25 sun, but sometimes at night, when the sand is cool and the sea seems to
offer answers it won’t share during the day. I go to my beach not only to
relax and think, but also to feed off the sea. The waves are gentle, the
water soothing. But more important to me is the sea’s permanence and
sheer force. I want to be strong like that.

30 During one visit to Florida last year, I was sad about the end of a
relationship, and I knew that my sadness would worry my parents. I had
to stop at Eighth Avenue before I could see them. After flying in from
Boston, I drove straight to the beach. It was late afternoon in May, and the
sun had softened. When I reached the beach, I parked at the end of Eighth
35 Avenue and slowly walked barefoot to the water. I tasted the Gulf, and
with it, some hope.

I have taken a few friends to my sanctuary,7 but its not a place I share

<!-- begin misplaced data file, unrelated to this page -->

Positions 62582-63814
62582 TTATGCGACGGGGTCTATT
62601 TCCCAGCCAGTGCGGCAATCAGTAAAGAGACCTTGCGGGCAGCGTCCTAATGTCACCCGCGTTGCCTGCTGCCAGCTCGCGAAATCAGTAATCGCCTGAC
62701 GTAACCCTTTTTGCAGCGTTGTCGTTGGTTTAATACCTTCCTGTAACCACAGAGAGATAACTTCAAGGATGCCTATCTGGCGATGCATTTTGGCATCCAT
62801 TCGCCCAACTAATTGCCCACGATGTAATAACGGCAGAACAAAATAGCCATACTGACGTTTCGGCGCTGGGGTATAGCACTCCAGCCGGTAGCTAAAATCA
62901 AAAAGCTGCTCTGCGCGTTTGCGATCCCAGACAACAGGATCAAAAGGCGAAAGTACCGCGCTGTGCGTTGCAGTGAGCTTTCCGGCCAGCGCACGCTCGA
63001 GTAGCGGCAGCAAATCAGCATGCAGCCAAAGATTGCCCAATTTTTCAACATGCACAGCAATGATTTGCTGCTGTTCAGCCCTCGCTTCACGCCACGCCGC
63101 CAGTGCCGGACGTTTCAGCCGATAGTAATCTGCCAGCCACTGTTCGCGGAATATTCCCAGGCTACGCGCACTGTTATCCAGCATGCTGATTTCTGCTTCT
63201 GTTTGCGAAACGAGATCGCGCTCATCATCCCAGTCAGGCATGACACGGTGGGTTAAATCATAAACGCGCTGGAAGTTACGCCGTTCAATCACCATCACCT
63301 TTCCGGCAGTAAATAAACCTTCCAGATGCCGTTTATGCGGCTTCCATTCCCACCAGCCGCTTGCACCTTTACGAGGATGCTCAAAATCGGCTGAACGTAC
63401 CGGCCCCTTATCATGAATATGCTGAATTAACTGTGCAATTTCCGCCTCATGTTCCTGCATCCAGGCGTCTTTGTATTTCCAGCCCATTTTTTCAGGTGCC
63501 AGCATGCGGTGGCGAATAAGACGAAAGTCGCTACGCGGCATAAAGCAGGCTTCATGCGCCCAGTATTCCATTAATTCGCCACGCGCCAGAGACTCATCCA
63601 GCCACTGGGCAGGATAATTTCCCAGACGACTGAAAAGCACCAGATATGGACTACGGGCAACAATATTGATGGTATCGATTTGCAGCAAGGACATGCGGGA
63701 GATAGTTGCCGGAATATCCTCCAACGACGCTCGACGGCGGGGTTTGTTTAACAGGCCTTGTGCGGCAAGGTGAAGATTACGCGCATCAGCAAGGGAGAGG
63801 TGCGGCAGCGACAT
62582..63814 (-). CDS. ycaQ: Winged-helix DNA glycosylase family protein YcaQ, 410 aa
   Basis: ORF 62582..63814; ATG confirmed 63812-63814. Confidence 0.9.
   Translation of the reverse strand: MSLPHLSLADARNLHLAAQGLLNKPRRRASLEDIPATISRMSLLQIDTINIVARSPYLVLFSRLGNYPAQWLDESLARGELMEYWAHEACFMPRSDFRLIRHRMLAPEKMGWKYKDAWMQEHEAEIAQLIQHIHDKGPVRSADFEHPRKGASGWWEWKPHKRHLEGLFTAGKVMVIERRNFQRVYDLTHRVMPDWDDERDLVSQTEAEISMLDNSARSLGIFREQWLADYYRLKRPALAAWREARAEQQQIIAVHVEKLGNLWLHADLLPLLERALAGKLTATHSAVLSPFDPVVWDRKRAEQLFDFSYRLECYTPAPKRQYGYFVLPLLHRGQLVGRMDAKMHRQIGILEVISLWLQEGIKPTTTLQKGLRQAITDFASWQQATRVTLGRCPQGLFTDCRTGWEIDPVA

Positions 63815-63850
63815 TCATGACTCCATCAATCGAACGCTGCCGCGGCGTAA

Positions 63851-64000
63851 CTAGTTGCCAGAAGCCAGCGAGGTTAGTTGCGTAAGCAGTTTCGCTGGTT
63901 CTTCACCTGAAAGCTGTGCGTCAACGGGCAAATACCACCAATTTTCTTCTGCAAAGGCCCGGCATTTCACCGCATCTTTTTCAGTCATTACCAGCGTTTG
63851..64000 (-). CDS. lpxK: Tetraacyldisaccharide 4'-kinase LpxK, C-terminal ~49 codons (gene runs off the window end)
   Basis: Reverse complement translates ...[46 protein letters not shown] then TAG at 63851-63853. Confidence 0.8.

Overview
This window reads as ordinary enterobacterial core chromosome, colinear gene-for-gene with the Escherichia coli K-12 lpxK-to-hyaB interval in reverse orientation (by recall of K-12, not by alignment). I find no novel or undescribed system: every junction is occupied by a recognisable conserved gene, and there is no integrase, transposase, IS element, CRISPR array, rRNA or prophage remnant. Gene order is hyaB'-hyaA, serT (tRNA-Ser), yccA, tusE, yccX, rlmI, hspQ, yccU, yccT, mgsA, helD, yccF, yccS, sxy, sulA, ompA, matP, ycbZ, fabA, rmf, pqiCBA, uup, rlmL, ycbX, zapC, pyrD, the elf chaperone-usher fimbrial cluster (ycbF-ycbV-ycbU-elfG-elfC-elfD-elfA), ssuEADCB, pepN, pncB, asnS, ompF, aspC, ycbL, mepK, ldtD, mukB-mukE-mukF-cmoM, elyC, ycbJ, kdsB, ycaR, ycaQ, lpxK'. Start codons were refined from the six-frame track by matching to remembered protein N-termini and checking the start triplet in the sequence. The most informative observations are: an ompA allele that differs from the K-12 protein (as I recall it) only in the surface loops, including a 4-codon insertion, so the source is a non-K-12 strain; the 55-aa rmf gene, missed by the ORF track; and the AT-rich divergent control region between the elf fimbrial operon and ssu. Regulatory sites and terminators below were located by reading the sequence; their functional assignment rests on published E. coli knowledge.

with many. Five years ago I brought Jack, a former boyfriend, and I’m
glad I did. Now when I look down the shore or across the water, he is
40 there, too, laughing at the pelicans as they dive for food, holding me
while we watch the sunset from the edge of the water.

Jack will always be there. So will my friend JoEllen, who came to Eighth
Avenue with me a couple of years ago. We walked and walked until the sun
and sand had exhausted us. Sometimes I talk my mother into8 going to
45 watch the sunset, and we sit on the bench, appreciating our time together.

Last year, I had planned to take Tom to Eighth Avenue. He was going
to be the most important visitor of all, the person I thought I would spend
 the rest of my life with. A few days before we were supposed to leave, he
changed his mind, about the trip to Florida and about us. I’m glad he
50 never saw my beach.

As long as my parents are alive, I will go to Eighth Avenue. It has
occurred to me that I will probably mourn their deaths there, listening to
the waves and watching the gulls. I wonder how often I will see my beach
after my parents are gone. I’m sure I will go there from time to time, maybe
55 even stay in one of the cottages nearby that I’ve passed so often. But it
doesn’t matter. My tiny slice of the Gulf of Mexico is always within reach.